Judge Jackson tends to be relatively lenient on convicted criminals who appear before her. In the five years that ended in 2017, she handed down an average prison sentence of 32 months, below the Washington district’s average of 46 months and the nationwide average of 47 months, according to court data maintained by Syracuse University’s Transactional Records Access Clearinghouse.
But she also has gone out of her way to make clear that being well connected earns no chits in her court. “She knows who commits white-collar crime,” said Heather Shaner, a Washington lawyer who represented an embezzler in her court. “And she thinks it’s perfectly fine to punish them if they commit a crime and hold them to a higher standard because they have the education, and because they have the wealth.”
The prospect that Mr. Trump could pardon Mr. Manafort has hung over the proceedings for many months. Late last year, Mr. Trump said that he “wouldn’t take it off the table.” More recently, he said, “I don’t even discuss it.”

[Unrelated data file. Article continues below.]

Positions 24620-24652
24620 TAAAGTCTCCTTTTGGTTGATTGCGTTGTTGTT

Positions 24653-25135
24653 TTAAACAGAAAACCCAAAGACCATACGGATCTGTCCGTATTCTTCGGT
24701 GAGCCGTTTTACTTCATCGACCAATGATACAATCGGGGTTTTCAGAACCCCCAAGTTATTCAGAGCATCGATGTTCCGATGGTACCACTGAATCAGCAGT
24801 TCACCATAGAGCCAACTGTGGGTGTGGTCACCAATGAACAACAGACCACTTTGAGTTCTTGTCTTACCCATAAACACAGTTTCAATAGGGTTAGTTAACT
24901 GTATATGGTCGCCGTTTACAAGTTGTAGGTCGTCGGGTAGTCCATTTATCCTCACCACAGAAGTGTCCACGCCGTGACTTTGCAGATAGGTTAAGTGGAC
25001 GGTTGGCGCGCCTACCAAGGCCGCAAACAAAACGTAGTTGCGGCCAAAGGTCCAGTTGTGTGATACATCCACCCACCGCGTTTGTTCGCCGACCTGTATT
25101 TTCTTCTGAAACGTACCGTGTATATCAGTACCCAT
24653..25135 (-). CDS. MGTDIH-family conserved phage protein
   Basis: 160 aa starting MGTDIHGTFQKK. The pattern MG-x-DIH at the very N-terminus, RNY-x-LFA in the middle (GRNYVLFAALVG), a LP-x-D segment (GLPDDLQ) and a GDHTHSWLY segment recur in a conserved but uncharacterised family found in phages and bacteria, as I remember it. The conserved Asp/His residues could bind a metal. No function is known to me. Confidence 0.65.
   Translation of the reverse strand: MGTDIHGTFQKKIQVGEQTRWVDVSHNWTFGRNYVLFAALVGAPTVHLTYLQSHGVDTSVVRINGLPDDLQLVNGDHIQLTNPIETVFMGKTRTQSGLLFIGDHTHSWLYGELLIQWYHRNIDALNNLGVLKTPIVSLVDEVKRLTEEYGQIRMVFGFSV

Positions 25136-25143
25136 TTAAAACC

Asked again after Wednesday’s sentencing, Mr. Trump said: “I have not even given it a thought, as of this moment. It’s not something that’s right now on my mind.” He added, “I feel very badly for Paul Manafort,” saying “certainly, on a human basis, it’s a very sad thing.”
He said again that the special counsel’s investigation was “a hoax.” In remarks that appeared aimed at the president, Mr. Downing said outside the courthouse that “two courts have ruled no evidence of any collusion with the Russians.”
In fact, Judge Jackson and Judge Ellis simply noted that the evidence against Mr. Manafort was not related to Russia’s election meddling.
The new charges filed in New York, in an indictment secured by the Manhattan district attorney, Cyrus R. Vance Jr., were apparently meant to ensure that Mr. Manafort would be punished even if he was pardoned. They were rooted in the same financial fraud that led to Mr. Manafort’s downfall in federal courthouses. He is charged with falsifying business records to obtain millions of dollars in loans from two banks.